21 October 2017

Another Mixte In The Mix

Today's post won't be about Max, or any other cat.

It'll be about a bike.  Specifically, it'll be news about one of my own bikes--as if I haven't given you enough lately.

This item, though, has nothing to do with any of the bikes on the side-bar of this blog.  It has to do with my commuter "beast" bike that almost never enters my apartment.

For three years, that bike was a '70's Schwinn LeTour.  It was one of those rare bikes made in a woman's version big enough to fit (more or less, anyway) someone my height.  

(Funny that when I lived a man, I was of average height.  Now, as a woman, I am taller than about 90 percent of my sisters!)

Well, that bike was stolen.  That is one of the reasons, of course, to have a "beater" bike:  Losing it doesn't hurt as much as having a nicer bike disappear.  You buy such bikes cheaply and spend as little as necessary to make it do whatever you need it to do.  And, if you lose that bike, you repeat the process.

Anyway, I went to a few sidewalk and yard sales and checked Craigslist, where I found this:

From the information I've gleaned, Fuji made this Allegro during its 1986 model year.  The frame is constructed from "Valite" tubing.  How or whether it differs from the carbon steel Fuji and other manufacturers used on their cheaper models, I don't know--or care.  I must say, though, that the bike does feel livelier than the LeTour.  That may be a function of its geometery, which seems a bit tighter.  If nothing else, the wheelbase is shorter.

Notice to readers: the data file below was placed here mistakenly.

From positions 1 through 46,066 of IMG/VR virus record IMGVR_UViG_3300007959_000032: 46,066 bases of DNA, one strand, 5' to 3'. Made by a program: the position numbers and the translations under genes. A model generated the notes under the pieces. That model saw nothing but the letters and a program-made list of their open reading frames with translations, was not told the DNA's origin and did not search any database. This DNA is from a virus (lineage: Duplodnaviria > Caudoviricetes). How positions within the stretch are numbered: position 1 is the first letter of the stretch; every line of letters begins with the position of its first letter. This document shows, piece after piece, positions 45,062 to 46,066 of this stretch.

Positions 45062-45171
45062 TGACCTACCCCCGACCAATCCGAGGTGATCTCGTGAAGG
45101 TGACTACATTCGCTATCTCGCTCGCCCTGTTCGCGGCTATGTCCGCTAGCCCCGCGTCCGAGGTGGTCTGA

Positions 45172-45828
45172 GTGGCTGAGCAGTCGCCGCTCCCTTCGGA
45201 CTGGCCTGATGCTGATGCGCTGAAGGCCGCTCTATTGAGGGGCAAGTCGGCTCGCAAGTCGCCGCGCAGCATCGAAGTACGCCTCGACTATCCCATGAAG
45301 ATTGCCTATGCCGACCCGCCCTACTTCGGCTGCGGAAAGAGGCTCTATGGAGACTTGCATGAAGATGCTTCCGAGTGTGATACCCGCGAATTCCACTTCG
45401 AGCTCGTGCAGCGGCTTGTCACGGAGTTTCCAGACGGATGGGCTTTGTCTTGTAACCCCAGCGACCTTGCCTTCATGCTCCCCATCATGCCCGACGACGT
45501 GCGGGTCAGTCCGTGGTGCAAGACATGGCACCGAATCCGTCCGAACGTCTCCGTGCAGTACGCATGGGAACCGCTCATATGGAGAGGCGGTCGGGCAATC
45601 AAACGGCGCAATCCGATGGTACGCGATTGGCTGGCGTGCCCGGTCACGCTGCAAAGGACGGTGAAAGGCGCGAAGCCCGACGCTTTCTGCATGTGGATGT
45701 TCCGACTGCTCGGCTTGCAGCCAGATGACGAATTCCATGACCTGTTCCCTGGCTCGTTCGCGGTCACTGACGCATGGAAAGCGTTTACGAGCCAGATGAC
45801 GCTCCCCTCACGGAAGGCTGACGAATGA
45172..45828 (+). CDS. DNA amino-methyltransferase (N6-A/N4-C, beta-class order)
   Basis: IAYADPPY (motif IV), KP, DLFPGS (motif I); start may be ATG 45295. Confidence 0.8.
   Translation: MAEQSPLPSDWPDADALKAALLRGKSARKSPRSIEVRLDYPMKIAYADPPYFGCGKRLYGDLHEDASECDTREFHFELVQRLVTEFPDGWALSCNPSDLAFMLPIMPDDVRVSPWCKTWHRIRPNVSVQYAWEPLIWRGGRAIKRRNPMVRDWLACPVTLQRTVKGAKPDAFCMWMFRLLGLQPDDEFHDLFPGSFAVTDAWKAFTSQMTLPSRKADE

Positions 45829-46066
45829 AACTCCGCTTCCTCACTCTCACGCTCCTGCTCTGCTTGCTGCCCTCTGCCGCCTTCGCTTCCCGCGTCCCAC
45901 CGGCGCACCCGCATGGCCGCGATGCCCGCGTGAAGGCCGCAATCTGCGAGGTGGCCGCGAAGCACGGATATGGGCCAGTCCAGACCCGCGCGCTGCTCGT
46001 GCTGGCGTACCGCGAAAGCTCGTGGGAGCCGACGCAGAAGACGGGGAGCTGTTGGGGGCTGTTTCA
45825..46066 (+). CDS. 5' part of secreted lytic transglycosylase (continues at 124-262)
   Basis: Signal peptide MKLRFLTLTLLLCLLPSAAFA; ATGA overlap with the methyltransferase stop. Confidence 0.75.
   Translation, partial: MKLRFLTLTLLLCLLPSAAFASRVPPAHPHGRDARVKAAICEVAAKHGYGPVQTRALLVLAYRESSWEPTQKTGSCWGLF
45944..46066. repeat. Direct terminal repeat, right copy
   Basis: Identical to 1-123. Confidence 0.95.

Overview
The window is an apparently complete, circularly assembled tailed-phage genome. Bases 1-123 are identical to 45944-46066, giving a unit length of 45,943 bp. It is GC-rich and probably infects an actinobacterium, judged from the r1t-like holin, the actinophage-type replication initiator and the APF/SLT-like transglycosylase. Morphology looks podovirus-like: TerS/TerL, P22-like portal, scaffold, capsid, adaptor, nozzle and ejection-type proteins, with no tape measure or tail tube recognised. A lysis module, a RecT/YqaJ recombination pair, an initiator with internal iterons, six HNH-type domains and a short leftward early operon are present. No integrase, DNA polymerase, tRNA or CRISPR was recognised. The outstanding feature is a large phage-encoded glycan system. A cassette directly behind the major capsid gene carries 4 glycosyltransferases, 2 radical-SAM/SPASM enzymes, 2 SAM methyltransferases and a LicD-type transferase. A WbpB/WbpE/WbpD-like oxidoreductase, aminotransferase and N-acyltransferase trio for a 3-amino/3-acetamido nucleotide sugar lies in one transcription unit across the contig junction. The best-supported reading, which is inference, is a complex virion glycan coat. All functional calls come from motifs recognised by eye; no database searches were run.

And, interestingly, this bike has SunTour dropouts with the "ear" for mounting a derailleur.  They actually look like the SunTour dropouts on my Trek 412, except for an additional set of eyelets:  a handy feature, as I've mounted a rack and fenders on the bike.

Originally, the bike had 12 speeds shifted with steel SunTour derailleurs and stem shifters.  As you can see, I took those off and turned the bike into a single speed.  The derailleurs were still operable, but the chain, freewheel and cables were rusted.  So were the springs and all of the other brake hardware.   In any event, I gave the derailleurs, brakes and some other stuff--including the flat-ish bars and brake levers that came with the bike--to Recycle a Bicycle.  And I replaced the brakes with a pair of Raleigh-branded Dia Compe centerpulls I had lying around.

If you read this blog regularly, you won't be surprised to see that I installed Velo Orange Porteur handlebars and bar-end brake levers.  I don't like the hand position on most flat bars:  The grip area of the Porteurs allows me to keep my hands in a position something like that of the ramp and brake lever hood area on the handlebars of my road bikes.  The Porteurs also allow me to use a stem with a slightly longer extension, which improves handling.

So far, this bike is working well as my daily commuter.  And, yes, it's a twin-tube mixte, so I feel at least like I'm riding with some style.  And isn't that what really counts? ;-)


  1. Far too nice to live outside. Looks like you are trying to comply with the fifty pound rule with all those locks...

  2. Coline--Right on both counts. Unfortunately, I don't have the room to keep the Fuji inside.